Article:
The disease entities discussed are described by their common designations Hodgkin's disease, chronic lymphatic leukemia and chronic myelogenous leukemia. Various attempts to classify them on the basis of stem cell or morphologic grounds and the merits of the controversy as to whether one or the other is an infectious process need not detain one. For all essential purposes they involve radiosensitive tissues and behave like neoplastic processes, terminating almost invariably in death.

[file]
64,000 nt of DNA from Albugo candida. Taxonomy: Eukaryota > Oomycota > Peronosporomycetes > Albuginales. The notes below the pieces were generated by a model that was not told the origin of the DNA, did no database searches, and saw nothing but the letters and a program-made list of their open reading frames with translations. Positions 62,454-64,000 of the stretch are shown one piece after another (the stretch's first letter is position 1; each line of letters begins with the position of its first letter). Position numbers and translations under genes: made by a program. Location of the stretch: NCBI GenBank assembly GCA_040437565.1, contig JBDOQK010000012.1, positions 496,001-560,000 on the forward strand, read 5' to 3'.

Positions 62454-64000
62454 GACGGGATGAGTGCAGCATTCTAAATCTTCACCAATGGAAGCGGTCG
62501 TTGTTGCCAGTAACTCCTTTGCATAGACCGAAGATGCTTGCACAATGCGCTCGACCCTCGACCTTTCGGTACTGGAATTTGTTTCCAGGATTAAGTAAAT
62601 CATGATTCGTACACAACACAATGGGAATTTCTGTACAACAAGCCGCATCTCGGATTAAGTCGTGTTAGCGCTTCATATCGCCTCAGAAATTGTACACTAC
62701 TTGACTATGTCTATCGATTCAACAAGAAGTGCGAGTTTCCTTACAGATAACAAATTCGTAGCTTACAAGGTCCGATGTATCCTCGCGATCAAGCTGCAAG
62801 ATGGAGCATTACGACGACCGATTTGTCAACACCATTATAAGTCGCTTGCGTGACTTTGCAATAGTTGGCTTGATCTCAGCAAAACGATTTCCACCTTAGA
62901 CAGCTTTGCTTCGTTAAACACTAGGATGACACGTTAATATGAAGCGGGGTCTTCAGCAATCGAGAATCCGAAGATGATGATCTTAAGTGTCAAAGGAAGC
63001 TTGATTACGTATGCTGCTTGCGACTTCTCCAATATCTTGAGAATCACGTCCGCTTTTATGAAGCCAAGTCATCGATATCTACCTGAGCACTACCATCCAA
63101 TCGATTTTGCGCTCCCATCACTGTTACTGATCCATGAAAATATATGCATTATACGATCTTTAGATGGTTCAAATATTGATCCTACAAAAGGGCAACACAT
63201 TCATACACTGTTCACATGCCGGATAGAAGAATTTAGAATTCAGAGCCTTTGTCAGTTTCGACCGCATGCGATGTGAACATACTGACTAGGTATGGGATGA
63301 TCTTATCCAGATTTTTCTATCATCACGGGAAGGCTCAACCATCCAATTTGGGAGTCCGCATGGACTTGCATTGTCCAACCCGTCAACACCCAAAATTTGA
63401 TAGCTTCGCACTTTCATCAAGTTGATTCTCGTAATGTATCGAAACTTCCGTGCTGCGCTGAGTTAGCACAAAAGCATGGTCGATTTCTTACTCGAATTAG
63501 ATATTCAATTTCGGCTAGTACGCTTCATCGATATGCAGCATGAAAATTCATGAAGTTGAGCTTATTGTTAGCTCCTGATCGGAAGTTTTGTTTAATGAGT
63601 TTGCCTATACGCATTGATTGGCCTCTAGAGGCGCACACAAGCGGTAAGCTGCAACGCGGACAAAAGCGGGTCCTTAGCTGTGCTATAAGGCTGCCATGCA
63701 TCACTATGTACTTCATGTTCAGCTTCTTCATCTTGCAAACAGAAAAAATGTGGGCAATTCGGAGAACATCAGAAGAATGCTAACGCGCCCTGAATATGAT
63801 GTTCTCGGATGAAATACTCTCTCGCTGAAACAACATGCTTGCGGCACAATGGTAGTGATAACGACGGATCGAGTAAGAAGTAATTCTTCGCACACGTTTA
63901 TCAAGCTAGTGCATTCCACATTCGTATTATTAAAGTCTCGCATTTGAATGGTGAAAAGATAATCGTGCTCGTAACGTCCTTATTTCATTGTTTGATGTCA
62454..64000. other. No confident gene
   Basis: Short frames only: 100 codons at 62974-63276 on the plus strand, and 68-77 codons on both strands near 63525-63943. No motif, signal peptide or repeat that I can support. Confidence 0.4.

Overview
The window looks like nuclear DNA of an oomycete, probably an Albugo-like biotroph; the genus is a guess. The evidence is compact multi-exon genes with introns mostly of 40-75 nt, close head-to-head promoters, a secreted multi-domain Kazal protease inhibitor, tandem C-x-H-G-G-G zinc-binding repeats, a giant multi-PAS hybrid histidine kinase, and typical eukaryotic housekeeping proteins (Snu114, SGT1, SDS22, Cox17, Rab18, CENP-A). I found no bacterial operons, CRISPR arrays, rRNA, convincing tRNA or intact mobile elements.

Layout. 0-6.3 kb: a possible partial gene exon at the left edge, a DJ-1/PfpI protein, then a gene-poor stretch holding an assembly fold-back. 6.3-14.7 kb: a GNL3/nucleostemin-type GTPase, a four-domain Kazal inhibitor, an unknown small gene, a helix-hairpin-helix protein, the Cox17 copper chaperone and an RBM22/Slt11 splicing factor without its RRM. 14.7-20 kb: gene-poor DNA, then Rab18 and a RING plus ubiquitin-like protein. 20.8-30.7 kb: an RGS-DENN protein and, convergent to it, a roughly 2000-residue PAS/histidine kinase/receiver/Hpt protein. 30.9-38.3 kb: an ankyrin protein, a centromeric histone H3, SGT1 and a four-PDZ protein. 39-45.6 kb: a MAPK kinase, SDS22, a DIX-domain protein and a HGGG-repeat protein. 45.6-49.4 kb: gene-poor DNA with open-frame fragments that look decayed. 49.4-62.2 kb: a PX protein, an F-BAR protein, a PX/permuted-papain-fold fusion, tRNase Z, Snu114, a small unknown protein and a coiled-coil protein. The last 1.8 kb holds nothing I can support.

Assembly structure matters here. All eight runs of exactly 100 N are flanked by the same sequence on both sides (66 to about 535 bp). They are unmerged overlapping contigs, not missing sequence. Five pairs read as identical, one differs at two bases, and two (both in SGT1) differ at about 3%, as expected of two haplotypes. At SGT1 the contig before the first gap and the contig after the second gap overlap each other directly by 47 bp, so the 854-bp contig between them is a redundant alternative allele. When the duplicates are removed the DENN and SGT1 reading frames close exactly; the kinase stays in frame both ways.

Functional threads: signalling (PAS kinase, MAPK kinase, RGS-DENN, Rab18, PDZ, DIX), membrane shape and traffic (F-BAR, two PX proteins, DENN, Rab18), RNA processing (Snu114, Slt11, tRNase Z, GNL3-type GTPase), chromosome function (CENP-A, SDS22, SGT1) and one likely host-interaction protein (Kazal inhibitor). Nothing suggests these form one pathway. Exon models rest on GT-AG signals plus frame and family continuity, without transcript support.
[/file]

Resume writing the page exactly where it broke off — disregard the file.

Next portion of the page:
This report covers a ten year period (1925-1935) and includes only cases that have been checked by biopsy, adequate blood studies and postmortem examination. All sections have been reviewed recently and confirmed by Dr. Frederic Parker, pathologist, and Dr. Henry Jackson of the Lymphoma Clinic of the Boston City Hospital. Any doubtful case has been discarded. Any patient who has been lost to follow up has been considered dead. Any leukemia of less than three months' duration has